Moisture sensing probe 22 is shown in somewhat greater detail in FIG. 2. The probe comprises a body 24 which contains the printed circuitry and resistive elements shown in FIG. 3 which are encapsulated, typically by potting or by injection molding, for protection against the elements. Contact pins extend outwardly from one end of each resistive element forming rows 25, 26, 27, 31 and 32, ending in exposed contact points 33 and 34. Contact points 33 reside in row 25 and contact points 34 reside in row 32. The other three rows have similar numbers and configurations of contact points.
In FIG. 3 printed conductive paths 35, 36, 37, 41 and 42 are printed on one surface of substantially rigid substrate 43. Also, printed on the substrate are resistors 44 connected to conductive path 35. Connected to each resistor 44 is a pad 45 to which a contact pin 46 (FIGS. 3 and 4) is connected by suitable means such as by welding, soldering, brazing or conductive adhesive. The surface of substrate 43 on which the resistor elements and contact paths are printed and to which contact pins 46 are mounted is then potted with potting material 47 to a predetermined depth. Then the protruding ends of pins 46 are cut off, leaving a relatively smooth surface of potting material with 0.020 inch diameter contact point cross section flush with that potting material surface.
FIG. 4 shows, in cross section of the probe of FIG. 2, the configuration of FIGS. 3 and 5. Substrate 43 supports circuitry, represented by conductive path 37, and upright parallel contact pins 46.
One possible circuit connecting arrangement for the groups of parallel connected resistors in the array is shown in FIG. 5. Conductive paths 35 and 36 with their associated resistors are connected together in parallel and to output line 51 connected to output terminal 52. Conductive paths 37, 41 and 42 are parallel interconnected by means of line 53 and to output terminal 54.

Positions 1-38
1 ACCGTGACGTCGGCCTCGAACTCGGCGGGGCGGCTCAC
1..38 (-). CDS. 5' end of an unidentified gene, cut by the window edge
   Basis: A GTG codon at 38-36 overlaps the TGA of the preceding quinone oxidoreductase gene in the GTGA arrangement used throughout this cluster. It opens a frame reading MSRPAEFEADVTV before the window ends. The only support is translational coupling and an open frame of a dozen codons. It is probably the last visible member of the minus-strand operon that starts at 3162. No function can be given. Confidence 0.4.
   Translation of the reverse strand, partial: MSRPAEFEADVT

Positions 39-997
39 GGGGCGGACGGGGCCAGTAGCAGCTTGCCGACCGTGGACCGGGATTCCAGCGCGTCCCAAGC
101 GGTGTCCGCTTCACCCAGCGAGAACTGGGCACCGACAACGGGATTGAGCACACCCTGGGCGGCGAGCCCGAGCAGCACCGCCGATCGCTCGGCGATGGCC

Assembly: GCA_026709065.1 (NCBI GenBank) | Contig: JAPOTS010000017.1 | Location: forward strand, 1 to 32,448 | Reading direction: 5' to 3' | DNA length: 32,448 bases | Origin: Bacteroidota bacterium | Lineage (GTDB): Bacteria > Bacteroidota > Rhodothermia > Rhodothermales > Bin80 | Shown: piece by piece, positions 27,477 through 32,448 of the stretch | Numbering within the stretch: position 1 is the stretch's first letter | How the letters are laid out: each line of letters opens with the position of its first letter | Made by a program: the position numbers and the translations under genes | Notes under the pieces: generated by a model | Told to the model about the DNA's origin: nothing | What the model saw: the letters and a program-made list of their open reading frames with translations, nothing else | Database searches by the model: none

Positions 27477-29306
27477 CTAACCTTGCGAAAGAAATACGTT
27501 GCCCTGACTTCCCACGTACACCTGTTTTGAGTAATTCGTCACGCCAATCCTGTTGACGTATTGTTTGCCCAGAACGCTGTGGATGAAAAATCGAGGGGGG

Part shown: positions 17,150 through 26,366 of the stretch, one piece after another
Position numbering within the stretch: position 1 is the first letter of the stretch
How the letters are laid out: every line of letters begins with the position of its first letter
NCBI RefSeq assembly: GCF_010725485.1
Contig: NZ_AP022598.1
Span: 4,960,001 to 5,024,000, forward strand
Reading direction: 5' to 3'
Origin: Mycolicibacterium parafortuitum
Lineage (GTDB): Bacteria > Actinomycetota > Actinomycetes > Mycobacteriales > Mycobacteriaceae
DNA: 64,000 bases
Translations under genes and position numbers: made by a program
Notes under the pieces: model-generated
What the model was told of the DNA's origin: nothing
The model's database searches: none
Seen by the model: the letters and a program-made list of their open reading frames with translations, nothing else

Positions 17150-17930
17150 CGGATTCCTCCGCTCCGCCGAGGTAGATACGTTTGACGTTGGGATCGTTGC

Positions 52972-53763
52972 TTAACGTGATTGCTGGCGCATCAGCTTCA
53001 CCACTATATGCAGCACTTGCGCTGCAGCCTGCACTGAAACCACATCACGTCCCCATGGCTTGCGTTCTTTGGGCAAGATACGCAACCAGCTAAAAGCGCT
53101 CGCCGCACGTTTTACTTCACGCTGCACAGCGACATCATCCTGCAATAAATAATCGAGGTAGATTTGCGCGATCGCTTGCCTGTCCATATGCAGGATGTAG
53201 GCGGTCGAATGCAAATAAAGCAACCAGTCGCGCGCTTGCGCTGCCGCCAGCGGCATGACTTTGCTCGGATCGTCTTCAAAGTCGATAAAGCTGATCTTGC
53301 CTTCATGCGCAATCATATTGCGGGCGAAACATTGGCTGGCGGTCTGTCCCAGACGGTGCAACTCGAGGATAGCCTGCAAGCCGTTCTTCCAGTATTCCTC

An alternative embodiment is shown in FIG. 6. In this embodiment printed circuit conductors 55, 56 and 57 are connected together in parallel to output line 61 and to output terminal 62. Similarly, conductive paths 63, 64 and 65 are parallel connected to output line 66 and to output terminal 67. As in the embodiment of FIG. 5, each conductive path is connected to a plurality of parallel connected resistors printed on the same substrate.
A simple sensor circuit selectively embodying the arrangements of FIG. 5 or FIG. 6 is shown in FIG. 7. The conductive paths to which the multiplicity of resistors are connected, which are connected to output terminal 52, is represented by reference numeral 35. Similarly, reference numeral 37 represents the groups of resistors connected to output terminal 54. While, any convenient arrangement may be used, it is possible that only the conductive paths, and resistors and contact pins are in moisture sensing probe 22 and that voltage source 71 and signal indicator 72 are located in control unit 14. Line 23 shown in FIG. 1 would in that case comprise conductors 73 and 74 from output terminals 52 and 54.